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We consider the asymptotics of the coefficients of generating function $y(x)$, which is defined by the implicit function $y= F(x,y)$.

Let $F(x,y)$ be a rational function in $x$ and $y$, such that $F(x,y)$ has non-negative coefficients of development in $x$ and $y$. Further $F(x,y)$ is not a linear function of $y$. Can we conculde that $[x^n]y(x)\sim \rho^{-n} n^{-\frac{3}{2}}$?

If not, what kind of additional condition do we need to prove such asymptotics?

It seems that it can be derived from singularity analysis. One reference could be Flajolet and Sedgewick's Book "Analytic Combinatorics". However the proof in there is rather obscure to me.

I think that we still need to additional condition to make that conclusion, such as there exist $r>0$ and $s>0$ satisfying \begin{equation} F(r,s)=s, F_x(r,s)=1. \end{equation}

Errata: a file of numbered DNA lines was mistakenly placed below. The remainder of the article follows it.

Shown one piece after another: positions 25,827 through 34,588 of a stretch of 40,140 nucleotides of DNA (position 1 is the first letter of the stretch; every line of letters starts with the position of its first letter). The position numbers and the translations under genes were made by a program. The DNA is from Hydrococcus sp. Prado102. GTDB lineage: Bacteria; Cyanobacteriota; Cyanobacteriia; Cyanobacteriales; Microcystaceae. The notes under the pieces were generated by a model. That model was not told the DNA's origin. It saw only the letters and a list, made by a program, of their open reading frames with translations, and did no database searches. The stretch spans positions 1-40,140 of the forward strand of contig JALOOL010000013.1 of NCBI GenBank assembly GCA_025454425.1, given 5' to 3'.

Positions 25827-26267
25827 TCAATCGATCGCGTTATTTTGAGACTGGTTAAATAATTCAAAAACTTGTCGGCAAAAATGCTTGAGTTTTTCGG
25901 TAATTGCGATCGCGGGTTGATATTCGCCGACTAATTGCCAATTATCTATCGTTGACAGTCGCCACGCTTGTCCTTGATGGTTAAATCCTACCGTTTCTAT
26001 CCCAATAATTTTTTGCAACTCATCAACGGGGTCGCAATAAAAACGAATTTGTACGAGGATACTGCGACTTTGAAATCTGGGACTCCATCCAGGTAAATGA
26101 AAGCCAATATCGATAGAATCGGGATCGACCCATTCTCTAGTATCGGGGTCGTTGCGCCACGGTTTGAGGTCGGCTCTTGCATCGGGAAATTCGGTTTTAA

Any reference about this topic would be appreciated. Thank you in advance.

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You say F is rational in y, but did not say anything about dependence of F on x, so how can you expect any asymptotic? – Alexandre Eremenko Sep 15 '12 at 14:21
@Alexandre Eremenko Thanks. Corrected. – Thomas Li Sep 15 '12 at 16:43
Where is the proof in Flajolet-Sedgewick? – Igor Rivin Sep 16 '12 at 0:07
@Igor Rivin In the proof of Theorem VII.6 (DLW theorem) on page 490 (eletronic version) they claim that it is true for polynomial F(x,y). – Thomas Li Sep 16 '12 at 7:52

A set of conditions which imply this asymptotic is given by Theorem VII.6, which you mention in your remark. These additional condition is that the equation is "a-proper". The theorem is not true without this additional condition.

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